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February 11, 2015 / Molly Moseley

HR insight: Lessons learned from the Brian Williams scandal

Brian Williams

CC image courtesy of tomblanton1957, Flickr

Late last night NBC announced Brian Williams’ suspension without pay for 6 months from his job as the anchor and managing editor of NBC Nightly News. After he recanted a story from 2003, in which he claimed a helicopter he was riding in during the Iraq war was shot down, headlines about his journalistic and personal integrity have run rampant.

Did Williams intentionally lie to sensationalize the story? Did he simply make a mistake and misremember? Psychologists have even weighed in, stating that his false memory could be attributed to a traumatic event experienced while reporting the war. We may never know the truth, yet the damage is done; many people now question any reporting he has done and, of course, will do so in the future.

To err is to be human, and in reality, people lie all the time in their careers. Brian Williams is far from alone. Many top executives at leading companies have told lies to better themselves and their careers. Fortune recently listed some of the most notorious executives who have made intentional resume goofs, such as David Tovar, former VP of corporate communications at Walmart. He never graduated from the college he claimed, and Jeffrey Papows, former president of IBM’s Lotus, told tall tales of being a marine, earning a PhD and having a black belt in tae kwon do.

For HR professionals, the topic of employees lying is no laughing matter. When it is uncovered that an employee has been untruthful, what are the proper procedures to take? Much depends on the type of lie and severity of the situation, of course. Regardless, having an internal plan to reference ahead of time can be helpful in making the process is clear so any investigation can be handled in a quick, professional manner.

Step 1: Gather evidence
It’s best to remain impartial and gather evidence so you can separate facts from fictional claims, but these actions must be taken quickly and efficiently. Your gut reaction might be to immediately confront the employee, but a wrongful accusation can have devastating and costly consequences. Employee observations, witness accounts, emails, online records, and more are all things that can be analyzed.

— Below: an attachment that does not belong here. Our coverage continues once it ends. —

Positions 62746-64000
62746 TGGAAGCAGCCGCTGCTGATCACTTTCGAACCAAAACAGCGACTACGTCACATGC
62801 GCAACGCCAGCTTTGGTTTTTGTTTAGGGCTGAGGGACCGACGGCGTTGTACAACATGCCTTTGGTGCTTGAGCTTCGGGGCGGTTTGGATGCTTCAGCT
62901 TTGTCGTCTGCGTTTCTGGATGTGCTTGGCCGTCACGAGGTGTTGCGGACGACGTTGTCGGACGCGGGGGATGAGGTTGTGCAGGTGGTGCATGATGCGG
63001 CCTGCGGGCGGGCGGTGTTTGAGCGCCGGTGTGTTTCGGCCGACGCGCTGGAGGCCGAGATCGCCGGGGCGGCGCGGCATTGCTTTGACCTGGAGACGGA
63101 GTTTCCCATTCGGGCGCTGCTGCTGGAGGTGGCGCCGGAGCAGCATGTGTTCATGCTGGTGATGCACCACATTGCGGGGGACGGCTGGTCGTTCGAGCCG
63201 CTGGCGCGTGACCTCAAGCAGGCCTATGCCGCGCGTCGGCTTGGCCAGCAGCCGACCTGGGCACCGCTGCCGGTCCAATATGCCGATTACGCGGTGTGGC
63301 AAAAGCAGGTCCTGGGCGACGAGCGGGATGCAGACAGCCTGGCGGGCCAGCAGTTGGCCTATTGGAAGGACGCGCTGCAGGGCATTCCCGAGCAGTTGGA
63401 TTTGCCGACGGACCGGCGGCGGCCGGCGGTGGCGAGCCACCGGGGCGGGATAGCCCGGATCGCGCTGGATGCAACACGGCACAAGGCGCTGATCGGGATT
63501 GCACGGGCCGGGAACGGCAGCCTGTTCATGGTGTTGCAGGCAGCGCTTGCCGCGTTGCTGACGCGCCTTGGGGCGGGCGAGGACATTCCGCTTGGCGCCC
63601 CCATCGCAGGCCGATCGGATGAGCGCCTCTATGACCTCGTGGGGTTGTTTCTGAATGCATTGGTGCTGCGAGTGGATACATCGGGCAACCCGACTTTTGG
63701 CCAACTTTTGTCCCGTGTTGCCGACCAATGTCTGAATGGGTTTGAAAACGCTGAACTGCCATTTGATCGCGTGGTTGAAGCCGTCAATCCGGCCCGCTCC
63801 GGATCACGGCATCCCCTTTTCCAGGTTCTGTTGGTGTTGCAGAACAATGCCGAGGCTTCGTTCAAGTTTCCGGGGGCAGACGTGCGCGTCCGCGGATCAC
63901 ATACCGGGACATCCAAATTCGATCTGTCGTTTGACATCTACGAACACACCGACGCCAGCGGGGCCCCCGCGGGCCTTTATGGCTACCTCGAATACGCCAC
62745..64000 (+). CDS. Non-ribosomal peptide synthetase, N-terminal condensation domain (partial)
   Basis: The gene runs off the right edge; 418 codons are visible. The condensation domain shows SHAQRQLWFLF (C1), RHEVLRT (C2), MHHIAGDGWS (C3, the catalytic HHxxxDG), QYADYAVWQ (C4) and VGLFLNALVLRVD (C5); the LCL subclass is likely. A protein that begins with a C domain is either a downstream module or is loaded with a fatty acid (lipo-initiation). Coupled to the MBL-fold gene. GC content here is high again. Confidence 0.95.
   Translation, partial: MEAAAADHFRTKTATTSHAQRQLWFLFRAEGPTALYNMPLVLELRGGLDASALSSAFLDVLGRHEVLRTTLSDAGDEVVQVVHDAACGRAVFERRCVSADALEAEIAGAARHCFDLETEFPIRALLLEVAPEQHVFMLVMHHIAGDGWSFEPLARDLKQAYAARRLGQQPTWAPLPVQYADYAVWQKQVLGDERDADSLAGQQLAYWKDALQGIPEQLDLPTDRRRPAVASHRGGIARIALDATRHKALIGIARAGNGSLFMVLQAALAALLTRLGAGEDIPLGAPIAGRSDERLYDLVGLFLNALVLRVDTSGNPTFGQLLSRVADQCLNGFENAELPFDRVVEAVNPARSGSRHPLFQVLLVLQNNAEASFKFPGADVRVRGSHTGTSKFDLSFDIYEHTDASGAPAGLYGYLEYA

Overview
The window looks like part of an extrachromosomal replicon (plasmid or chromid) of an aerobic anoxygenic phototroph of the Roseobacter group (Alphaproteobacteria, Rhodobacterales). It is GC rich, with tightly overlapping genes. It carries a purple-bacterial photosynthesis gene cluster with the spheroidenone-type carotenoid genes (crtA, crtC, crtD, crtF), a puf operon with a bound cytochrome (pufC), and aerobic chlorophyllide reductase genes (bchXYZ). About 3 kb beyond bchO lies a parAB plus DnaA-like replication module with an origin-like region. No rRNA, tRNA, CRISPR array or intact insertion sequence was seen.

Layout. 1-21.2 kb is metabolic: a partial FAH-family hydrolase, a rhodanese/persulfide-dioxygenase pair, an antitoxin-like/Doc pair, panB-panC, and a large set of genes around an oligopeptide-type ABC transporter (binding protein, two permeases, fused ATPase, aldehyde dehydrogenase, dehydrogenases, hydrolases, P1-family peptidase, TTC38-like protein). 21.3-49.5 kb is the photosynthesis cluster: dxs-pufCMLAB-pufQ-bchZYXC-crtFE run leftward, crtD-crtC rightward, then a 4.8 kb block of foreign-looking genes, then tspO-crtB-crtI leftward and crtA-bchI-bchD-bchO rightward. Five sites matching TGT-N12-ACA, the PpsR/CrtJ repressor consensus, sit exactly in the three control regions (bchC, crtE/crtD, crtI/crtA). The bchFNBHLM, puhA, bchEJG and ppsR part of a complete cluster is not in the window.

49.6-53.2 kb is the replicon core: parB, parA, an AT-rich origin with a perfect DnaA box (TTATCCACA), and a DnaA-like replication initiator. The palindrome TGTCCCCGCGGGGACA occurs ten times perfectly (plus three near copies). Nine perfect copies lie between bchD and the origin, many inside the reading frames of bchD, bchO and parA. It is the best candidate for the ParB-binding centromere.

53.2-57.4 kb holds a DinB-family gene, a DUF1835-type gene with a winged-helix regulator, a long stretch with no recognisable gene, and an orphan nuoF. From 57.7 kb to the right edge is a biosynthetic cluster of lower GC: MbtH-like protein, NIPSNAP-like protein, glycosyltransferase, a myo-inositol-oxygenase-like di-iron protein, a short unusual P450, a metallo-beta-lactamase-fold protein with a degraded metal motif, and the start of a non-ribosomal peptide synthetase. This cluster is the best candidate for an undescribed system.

Step 2: Talk face to face with the employee
After you have promptly gathered evidence, it’s time to speak to the employee directly. This person deserves to be made aware of the claim and have a chance to respond. Stay calm and be sure to convey the seriousness of the situation during the interview. A face-to-face conversation is more likely to yield an honest response than an email or phone call, plus it lets the employee give his side of the story and/or provide an apology.

Step 3: Assess the conversation
How did the employee respond to the accusation? Did he own up to the lie, make up excuses, seem jolted? What was the root cause for this person to lie? Analyze the employee’s responses and determine if it’s an isolated event or evidence of a pattern.

Step 4: Decide a course of action
Should an employee be terminated for lying? Whether he should be fired must be based on the specific circumstances. For example, there’s a big difference between an employee who lies about a lunch expense or being sick versus one accused of lying about sexual misconduct or professional credentials. Talk with your team, assess what has been done in the past (if applicable), make sure the business is covered from a legal standpoint, and go with your gut. Usually these situations are not black and white and it takes professionalism and understanding to make the appropriate decision.